Former aides warn of ‘running out of time’ to prevent Trump re-election

The re-election of Donald Trump in 2024 could “end American democracy as we know it”, according to three women who worked for him in the White House during his chaotic term in office.

All three gave testimony to the US House committee investigating Trump’s efforts to overturn his 2020 election defeat as well as the 6 January Capitol attack staged by his supporters. And they warned in an unprecedented television interview on Sunday that time was short to prevent a second Trump administration in which they insist his behavior would be much worse.

“People in general have short memories, and might forget the chaos of the Trump years,” Sarah Matthews, a former deputy White House press secretary who resigned on the day of the deadly Capitol riot, said on ABC’s This Week.

“They also might not just be paying attention to what he’s saying now – and the threat to democracy that exists. It does really concern me if he makes it to the general [election] that he could win. I’m still hopeful that we can defeat him in the primaries, but we’re running out of time.”

Matthews was joined in the interview by former White House aide Cassidy Hutchinson, a key witness against Trump during the House committee’s public hearings in 2022, and Alyssa Farah Griffin, his former communications director, who said she dreaded him returning to office.

“Fundamentally, a second Trump term could mean the end of American democracy as we know it, and I don’t say that lightly,” Griffin said.

“We all witnessed him trying to steal a democratic election before and go into historic and unconstitutional lengths to do so. That just shows he’s willing to basically break every barrier to get into power and to stay into power.

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“What scares me as much as him and his retribution is the almost cult-like following he has, the threats, the harassment, the death threats that you get when he targets you, is really horrifying and has no place in our American discourse.”

About two days before the interview aired, someone placed a fake emergency call to police that prompted armed officers to arrive at the home of Maine’s secretary of state, Shenna Bellows, after she removed Trump from the state’s presidential primary under the US constitution’s insurrection clause. Bellows was not home when the attempted “swatting” call was made.

Hutchinson, ex-aide to Trump’s chief of staff Mark Meadows, said voters needed to believe Trump when he said he would be a dictator on his first day back in the White House.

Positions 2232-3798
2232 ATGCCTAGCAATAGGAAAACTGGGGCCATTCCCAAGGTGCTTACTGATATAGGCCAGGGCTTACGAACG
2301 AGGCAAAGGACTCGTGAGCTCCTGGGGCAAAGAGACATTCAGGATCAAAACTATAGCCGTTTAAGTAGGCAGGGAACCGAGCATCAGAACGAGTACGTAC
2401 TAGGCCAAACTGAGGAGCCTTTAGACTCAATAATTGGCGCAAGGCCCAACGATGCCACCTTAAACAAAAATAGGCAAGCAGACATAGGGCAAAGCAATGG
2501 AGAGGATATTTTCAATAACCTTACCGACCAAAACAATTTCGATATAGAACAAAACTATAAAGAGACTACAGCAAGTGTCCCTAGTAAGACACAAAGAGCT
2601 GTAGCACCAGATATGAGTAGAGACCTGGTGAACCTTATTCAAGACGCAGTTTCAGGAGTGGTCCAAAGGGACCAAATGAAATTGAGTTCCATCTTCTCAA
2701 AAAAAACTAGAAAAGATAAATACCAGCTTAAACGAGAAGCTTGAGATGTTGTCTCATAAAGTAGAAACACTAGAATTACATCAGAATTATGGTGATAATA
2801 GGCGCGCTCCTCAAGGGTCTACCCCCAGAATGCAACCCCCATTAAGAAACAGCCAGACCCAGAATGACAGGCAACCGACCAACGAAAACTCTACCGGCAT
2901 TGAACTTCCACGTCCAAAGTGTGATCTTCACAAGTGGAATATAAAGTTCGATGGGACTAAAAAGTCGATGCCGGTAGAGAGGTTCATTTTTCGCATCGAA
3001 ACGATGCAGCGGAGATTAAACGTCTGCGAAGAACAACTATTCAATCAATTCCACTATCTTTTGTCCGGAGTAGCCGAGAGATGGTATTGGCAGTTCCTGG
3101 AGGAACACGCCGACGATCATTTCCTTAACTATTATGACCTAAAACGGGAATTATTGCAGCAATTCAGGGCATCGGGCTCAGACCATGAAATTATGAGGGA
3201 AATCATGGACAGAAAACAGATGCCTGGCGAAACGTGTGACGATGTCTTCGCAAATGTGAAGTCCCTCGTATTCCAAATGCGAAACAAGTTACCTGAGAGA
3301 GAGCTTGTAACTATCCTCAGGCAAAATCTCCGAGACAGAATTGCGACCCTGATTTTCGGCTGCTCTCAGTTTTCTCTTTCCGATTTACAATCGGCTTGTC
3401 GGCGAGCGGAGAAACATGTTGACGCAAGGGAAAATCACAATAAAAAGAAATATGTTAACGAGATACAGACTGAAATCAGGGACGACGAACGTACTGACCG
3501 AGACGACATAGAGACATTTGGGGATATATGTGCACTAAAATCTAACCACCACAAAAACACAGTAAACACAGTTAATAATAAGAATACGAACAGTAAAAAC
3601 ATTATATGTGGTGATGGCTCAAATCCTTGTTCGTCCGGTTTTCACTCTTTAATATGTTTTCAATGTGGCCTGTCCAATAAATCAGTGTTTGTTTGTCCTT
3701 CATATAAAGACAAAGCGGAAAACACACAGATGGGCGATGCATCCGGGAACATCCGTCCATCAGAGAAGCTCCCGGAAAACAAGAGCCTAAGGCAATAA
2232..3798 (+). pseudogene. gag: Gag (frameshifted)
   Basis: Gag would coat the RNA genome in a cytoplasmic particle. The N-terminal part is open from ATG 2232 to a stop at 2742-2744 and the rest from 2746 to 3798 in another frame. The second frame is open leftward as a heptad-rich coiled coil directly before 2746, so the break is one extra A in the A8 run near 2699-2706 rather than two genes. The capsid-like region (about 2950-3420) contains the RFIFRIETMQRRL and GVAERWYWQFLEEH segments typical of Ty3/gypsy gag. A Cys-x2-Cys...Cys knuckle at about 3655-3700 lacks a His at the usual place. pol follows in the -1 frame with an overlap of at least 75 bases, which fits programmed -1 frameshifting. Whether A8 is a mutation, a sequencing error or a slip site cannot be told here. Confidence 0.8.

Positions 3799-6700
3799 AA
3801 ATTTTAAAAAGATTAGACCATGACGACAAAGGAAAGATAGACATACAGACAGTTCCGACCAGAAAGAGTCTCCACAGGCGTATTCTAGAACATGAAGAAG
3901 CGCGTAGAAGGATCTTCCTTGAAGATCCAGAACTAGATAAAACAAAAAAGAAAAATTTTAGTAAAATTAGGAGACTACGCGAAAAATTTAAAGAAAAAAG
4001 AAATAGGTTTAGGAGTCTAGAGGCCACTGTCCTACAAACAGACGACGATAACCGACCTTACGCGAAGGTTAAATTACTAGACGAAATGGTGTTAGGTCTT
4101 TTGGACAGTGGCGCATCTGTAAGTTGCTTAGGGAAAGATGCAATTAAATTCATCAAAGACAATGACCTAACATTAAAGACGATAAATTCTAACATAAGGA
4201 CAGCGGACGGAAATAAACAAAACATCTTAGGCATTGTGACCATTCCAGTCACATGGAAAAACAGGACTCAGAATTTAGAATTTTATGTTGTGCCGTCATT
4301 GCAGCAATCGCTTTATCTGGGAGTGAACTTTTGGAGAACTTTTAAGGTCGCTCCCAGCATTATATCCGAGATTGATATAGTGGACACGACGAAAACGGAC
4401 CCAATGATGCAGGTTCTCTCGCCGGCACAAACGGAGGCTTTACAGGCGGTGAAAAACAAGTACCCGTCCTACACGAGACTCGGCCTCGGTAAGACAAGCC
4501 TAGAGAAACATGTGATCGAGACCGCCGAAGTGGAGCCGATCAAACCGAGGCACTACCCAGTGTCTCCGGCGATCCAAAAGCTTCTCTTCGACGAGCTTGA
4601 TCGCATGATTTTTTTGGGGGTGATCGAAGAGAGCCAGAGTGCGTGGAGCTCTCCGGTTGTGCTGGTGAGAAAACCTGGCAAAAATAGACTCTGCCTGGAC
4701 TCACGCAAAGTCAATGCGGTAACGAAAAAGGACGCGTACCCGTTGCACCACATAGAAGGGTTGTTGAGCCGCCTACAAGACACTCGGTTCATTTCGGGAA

“The fact that he feels that he needs to lean into being a dictator alone shows that he is a weak and feeble man,” she said.

Matthews, meanwhile, said Trump had already signaled what his second administration would look like.

“We don’t need to speculate because we already saw it play out,” she said.

“To this day, he still doubles down on the fact that he thinks that the election was stolen and fraudulent. And his rhetoric has just gotten increasingly erratic. He’s literally called for things like doing away with parts of the constitution, [and] wanting to weaponize the department of justice to enact revenge on his political enemies.

Get all the latest updates from court as Trump faces several criminal cases, starting later this year.

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“I knew that coming forward and speaking out against Donald Trump I could … face security threats, or death threats, online harassment. Despite all the personal sacrifice, I knew that ultimately it was the right thing to do. I just would encourage others to come forward because they’re running out of time in order to try to stop Trump from being in the Oval Office again.”

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The courage of the three women in speaking against Trump was a recurrent theme in the interview by This Week’s co-anchor Jonathan Karl. Martin and Hutchinson spoke of secret meetings in the basement of the Capitol with Liz Cheney, one of only two Republicans who sat on the House committee, and their loss of friendships with others in the Trump White House who felt the women had betrayed them.

“There were critical parts of history that the public would not know if not for Cassidy Hutchinson,” Griffin said.

“Other senior officials witnessed them, but did not come forward. They did not testify, whether it was credible threats about the attack on the Capitol, that people showing up that day were going to be armed, that there was a scheme to try to stop the vice-president certifying the election.

“I credit these women who are younger than me and had not as senior of titles, and stepped forward. For me, I want to be able to look my future kids in the eye and say when history called, I did the right thing, and I had the courage to do it.

“That matters to me more than any future job or power structure that might exist if he’s president again.”